Good Time

Good Time ★★★★½

One of my least favorite lines in Thom Andersen's Los Angeles Plays Itself comes when Andersen tries to emphasize how his native Los Angeles is less photogenic than Paris and New York. "In New York," he writes, "everything is sharp and in-focus, as if seen through a wide-angle lens. Any image from almost any corner of the city is immediately recognizable as a piece of New York." There are other lines in that film that bother me but this one stands out. It's not untrue, Andersen has excellent examples to back up his claim. New York, after all, is merely a couple of blocks in Manhattan when it comes to cinema. But those blocks are so overly represented that they rise like icons that leave the rest of the city in the dust.

Good Time, which has already been described as a "New York Movie", is the perfect counter to Andersen's claim. It has a specificity that speaks in part to his assertion, but also refutes it. The pillars of New York City iconography are nowhere to be found. Instead, a sense of place is established through things with associate with the generic. Sean Price Williams' camera seems desperate to turn any bit of lighting into a seizure-inducing nightclub, yet he mostly observes a world of chain restaurants. A Domino's and a White Castle are innocuous, if not unremarkable, spaces for a film and yet their textures are observed at a microscopic level here. The power of a film like this translates to one's experience immediately following it. It sounds corny to say a movie made me "more aware" of space after leaving it. When applying this to something as spatially disruptive as Good Time, it also doesn't make sense. Yet, I stepped out into the rain with much slower steps than usual. Perhaps that's because it extends the genre's expectation of "dramatic tension" into the realm of flat out anxiety. It takes time to recover from something like this.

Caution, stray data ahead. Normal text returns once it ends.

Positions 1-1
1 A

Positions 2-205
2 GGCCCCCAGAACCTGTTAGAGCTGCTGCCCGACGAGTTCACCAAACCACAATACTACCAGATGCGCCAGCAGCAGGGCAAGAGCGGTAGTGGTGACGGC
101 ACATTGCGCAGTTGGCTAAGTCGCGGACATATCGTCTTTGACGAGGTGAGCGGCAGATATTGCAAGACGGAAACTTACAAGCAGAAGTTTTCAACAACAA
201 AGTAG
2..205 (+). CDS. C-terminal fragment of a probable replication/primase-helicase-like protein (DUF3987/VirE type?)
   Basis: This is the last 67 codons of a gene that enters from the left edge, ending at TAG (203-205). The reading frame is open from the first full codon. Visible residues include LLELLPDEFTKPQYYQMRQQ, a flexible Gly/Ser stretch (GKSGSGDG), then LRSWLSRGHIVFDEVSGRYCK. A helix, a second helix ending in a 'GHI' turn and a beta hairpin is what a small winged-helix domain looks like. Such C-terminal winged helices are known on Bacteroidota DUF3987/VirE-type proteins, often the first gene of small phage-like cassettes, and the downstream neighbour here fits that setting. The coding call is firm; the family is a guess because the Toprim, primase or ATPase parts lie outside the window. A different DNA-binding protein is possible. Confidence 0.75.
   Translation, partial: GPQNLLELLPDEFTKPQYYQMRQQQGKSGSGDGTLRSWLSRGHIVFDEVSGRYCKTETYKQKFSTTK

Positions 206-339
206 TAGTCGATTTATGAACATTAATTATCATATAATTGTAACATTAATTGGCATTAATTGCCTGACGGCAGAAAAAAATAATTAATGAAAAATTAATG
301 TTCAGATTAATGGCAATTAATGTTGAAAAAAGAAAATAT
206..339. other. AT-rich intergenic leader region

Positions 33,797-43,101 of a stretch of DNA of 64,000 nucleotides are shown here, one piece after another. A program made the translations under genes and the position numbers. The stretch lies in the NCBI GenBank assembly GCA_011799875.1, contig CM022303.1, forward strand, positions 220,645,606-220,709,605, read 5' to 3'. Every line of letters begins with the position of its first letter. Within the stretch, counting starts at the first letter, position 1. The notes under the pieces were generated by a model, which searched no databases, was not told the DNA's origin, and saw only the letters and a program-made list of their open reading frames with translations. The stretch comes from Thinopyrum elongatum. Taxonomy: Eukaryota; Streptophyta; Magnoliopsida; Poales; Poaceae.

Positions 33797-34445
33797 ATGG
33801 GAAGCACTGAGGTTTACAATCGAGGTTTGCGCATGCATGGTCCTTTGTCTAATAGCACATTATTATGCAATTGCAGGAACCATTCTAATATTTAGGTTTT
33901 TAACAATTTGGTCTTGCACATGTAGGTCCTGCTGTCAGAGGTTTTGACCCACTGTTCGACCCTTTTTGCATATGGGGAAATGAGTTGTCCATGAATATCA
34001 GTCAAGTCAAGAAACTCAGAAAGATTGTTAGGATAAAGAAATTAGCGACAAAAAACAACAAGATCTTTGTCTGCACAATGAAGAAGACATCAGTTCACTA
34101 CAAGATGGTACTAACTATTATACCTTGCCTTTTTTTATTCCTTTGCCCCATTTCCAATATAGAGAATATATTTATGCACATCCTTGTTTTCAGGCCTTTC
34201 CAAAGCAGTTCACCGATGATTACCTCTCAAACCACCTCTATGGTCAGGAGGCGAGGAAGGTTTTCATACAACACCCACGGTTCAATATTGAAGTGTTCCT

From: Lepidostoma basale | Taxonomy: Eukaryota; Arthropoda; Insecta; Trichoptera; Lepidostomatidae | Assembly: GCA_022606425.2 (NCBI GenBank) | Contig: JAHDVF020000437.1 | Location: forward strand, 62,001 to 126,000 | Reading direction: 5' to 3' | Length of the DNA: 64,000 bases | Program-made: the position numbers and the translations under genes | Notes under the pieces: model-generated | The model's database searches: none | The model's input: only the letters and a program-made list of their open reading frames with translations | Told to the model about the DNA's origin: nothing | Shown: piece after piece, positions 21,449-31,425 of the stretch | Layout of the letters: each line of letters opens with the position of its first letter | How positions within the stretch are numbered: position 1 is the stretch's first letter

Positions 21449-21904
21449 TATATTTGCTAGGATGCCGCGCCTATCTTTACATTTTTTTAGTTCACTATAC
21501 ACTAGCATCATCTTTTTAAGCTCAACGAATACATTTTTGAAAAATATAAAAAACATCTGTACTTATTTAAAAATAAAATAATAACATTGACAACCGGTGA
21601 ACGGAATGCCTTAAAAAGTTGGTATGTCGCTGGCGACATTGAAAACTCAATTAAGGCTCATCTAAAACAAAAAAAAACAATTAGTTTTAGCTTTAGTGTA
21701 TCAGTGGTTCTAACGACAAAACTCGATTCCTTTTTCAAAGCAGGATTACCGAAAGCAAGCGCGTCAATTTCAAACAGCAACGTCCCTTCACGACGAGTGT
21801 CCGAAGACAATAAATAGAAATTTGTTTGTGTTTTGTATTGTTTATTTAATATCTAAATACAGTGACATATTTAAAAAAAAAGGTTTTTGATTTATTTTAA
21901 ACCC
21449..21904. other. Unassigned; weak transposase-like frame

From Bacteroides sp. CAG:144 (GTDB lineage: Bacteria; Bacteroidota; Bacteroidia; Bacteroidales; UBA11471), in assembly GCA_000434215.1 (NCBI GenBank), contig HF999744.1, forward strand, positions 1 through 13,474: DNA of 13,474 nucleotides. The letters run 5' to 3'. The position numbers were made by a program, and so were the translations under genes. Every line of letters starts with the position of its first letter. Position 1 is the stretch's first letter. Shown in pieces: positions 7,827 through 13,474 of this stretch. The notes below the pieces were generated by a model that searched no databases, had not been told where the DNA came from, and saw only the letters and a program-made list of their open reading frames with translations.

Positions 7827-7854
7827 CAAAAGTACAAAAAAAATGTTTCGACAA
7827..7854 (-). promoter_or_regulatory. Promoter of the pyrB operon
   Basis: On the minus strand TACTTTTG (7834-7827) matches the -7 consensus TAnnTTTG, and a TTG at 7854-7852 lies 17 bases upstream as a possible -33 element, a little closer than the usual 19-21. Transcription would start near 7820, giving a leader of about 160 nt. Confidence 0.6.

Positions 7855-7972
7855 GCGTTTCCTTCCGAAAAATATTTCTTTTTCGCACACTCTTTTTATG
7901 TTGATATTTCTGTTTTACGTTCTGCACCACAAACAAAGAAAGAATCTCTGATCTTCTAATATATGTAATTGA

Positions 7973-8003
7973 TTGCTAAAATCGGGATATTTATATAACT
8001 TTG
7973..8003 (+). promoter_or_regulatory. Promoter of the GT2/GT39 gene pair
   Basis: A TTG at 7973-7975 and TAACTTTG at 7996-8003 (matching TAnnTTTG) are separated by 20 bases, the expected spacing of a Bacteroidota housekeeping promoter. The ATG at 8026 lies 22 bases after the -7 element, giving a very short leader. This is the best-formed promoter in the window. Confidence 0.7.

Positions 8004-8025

**Side note: I feel like I should emphasize how the film strikes a perfect balance of being uncomfortable and fascinating. There's one scene here in which the entire audience audibly cringed. Maybe that's not an accomplishment to some, but a work needs to capture a certain level of attention to garner such a reaction without resorting to exploitative gross out tactics. I really can't state enough just how bizarre the act of Seeing This Movie felt.

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